Barry, I agree with Ric and I would add that our confidence in controlling play/linking passes also has to do with our technical skills. We are strong, fast and eager, in most cases, but we are not deft dribblers.

  8. Bob Ashpole replied, March 14, 2016 at 11:09 p.m.

    "Can anyone explain why our teams don't seem to want to control the ball at the end of their matches?"

    I will explain with this question: What tactical advantage is gained by settling the ball in your own defensive third while leading in the final minutes? Answer: none that you want under those circumstances. During the ordinary run of play, building from the back makes for a stronger attack. This situation is different because the opponent has pushed its entire team up high in final desperation. They will press instead of delay and withdrawn. Also the US team doesn't need to build any kind of attack, strong or weak. Turning the ball over in the opponent's half is not dangerous if you have a competent, organized defense. Breaking down a bunker defense is very difficult and shots from outside generally favor the defense. A goal kick is going to use 30 seconds just in the restart.

  9. John Soares, March 10, 2016 at 11:11 a.m.

    Todd, you are correct. While it is shameful these games were not on TV. The real culprit is US Soccer. If ESPN does not want to carry it!? Make the games available to other stations. Better yet make it part of the contract when "TV rights" are sold.

  10. Chris Rogers, March 10, 2016 at 11:17 a.m.

    I can't believe y'all left Abby Wambach off of the "retired players" list.

  11. John Soares, March 10, 2016 at 11:50 a.m.

    On a positive note: Isn't it great that this team can start five or six new or different players and still beat the #s 2,3 and 5 in the world. The "new" kids are filling in for the seven left out (retirement, injury, pregnancy) with hardly a skipped beat....Gotta love it!!!

  12. Richard T. Lynch, March 10, 2016 at 12:13 p.m.

    German GKer should have been red carded for going after Morgan's legs after her goal.

  13. Ric Fonseca replied, March 10, 2016 at 3:07 p.m.

    I agree. After seeing/reviewing Morgan's great play, there was no rhyme nor reason for the German GK to lunge out with legs raised and connecting with Morgan. I guess poor refereeing is universal?

  14. Bob Ashpole replied, March 11, 2016 at 12:07 a.m.

    I noticed that too and rewound it to watch it again. Deserved a straight red. Did you notice the physical condition of the referee? That wasn't the only call she missed, and the rest of the crew wasn't picking up the slack. I don't blame the referee for taking the match when she obviously lacked full fitness, I blame USSF for putting the referee in that position.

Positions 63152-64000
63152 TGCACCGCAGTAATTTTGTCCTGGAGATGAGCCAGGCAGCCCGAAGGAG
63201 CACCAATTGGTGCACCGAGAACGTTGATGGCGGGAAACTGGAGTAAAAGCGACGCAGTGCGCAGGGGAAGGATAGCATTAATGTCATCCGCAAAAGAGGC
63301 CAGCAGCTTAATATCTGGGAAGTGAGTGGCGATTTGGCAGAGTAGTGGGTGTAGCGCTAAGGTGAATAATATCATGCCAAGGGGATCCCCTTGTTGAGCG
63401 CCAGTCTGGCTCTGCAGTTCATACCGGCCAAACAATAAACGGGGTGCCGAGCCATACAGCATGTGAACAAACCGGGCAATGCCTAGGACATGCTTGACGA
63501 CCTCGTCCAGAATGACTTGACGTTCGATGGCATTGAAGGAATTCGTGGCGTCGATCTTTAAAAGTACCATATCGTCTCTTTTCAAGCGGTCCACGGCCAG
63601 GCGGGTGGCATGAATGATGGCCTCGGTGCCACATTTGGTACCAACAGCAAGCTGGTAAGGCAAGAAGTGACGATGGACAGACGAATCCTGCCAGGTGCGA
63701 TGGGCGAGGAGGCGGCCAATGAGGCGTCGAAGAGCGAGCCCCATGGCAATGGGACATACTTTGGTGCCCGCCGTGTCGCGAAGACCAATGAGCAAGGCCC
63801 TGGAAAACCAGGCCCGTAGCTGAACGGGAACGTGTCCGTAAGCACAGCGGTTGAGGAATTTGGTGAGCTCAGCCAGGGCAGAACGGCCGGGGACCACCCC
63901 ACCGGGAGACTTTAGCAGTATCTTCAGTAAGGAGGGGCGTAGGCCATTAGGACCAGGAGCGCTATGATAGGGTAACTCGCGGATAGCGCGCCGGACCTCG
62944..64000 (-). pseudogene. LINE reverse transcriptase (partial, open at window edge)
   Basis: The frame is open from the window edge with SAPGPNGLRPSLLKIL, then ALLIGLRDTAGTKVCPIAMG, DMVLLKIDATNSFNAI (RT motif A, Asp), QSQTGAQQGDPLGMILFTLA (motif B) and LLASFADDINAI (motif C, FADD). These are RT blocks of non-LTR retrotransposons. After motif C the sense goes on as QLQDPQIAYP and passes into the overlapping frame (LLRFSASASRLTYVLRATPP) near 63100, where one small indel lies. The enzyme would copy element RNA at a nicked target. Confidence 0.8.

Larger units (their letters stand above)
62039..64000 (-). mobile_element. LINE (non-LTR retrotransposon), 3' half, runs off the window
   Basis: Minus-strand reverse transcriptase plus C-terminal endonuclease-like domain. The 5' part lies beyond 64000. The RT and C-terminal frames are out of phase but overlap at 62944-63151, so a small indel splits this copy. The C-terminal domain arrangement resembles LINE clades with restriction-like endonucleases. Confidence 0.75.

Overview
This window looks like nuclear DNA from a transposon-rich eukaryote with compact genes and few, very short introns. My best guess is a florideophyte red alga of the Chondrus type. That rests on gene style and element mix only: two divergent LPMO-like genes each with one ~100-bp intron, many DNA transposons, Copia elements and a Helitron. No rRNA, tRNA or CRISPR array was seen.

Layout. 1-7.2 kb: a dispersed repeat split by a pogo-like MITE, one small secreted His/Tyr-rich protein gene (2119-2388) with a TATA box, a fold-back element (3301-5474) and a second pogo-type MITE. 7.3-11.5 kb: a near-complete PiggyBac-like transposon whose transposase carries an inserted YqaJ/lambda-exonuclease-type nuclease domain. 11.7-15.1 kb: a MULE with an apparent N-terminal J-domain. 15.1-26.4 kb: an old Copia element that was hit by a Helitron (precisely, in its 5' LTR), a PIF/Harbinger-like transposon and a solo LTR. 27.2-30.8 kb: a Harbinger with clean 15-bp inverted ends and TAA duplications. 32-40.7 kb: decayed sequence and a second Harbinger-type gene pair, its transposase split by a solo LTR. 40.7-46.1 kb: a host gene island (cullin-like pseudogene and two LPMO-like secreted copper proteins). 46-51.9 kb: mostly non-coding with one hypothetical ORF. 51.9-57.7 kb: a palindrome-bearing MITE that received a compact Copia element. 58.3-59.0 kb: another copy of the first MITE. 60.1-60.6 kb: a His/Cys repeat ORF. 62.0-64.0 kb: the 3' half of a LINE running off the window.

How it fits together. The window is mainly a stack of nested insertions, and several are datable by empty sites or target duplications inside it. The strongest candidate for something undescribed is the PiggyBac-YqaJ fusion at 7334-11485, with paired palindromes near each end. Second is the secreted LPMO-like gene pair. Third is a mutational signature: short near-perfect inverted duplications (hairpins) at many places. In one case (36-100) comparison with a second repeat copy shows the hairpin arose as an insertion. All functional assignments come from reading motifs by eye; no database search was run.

15. Wooden Ships replied, March 11, 2016 at 9:38 a.m.

    Bob, I didn't see the game or replay. But, you're right fitness is key for the mechanics in soccer. USSF seems to drop the ball more today than maybe in the past. Handling things correctly, including the smallest of details, on the operations side is vital and embarrassing. It appears to function like many beauracracies. Some of these obvious wrongs should result in demotions or outright employment termination.

  16. K G, March 14, 2016 at 9:11 a.m.

    As for the final game, the Germans had a good strategy in place with one-touch passing and triple teaming Carli Lloyd. The USWNT starters had a different look as Ellis took a bold move in starting some of the newbies. Against #2 team who had vengeance on their minds from the WWC Semifinal, we weathered the storm very well by timely intercepting passes in our defensive zones and finding space quickly on the counter. The Germans pressed high and got caught just 5 minutes after they scored. That is how long the USWNT has trailed in any game for the entire year so far, just 5 minutes. After the substitutions came on, more ball control and one-touch passing was seen as we bent but did not break. The runs off the ball in tik-tak method require each player understanding the other. That takes time and games. Ellis has a system and the new players are getting a chance to learn how it feels. The conditioning was a major difference in having the USWNT fair better in the three games in six days format. A mini-Olympics to be sure where depth and adaptability are key to outlasting all contenders for the gold medal.

  17. K G, March 14, 2016 at 9:28 a.m.

    For the additional aspect of the tournament, I think the real winners are our kids. Our daughters got up close and personal with some very awesome role models around the world. To see the top talent from US, Germany, France, and England is an unforgettable experience to inspire our kids that their dreams and goals are well worth pursuing. More than TV rights and merchandise, the tournament was a HUGE success in touching the communities and the family of soccer in Florida and Tennessee (heart of SEC football country). Well done and here's to many more years of high quality performances of top athletes and excellent youth- empowering development invested into our communities.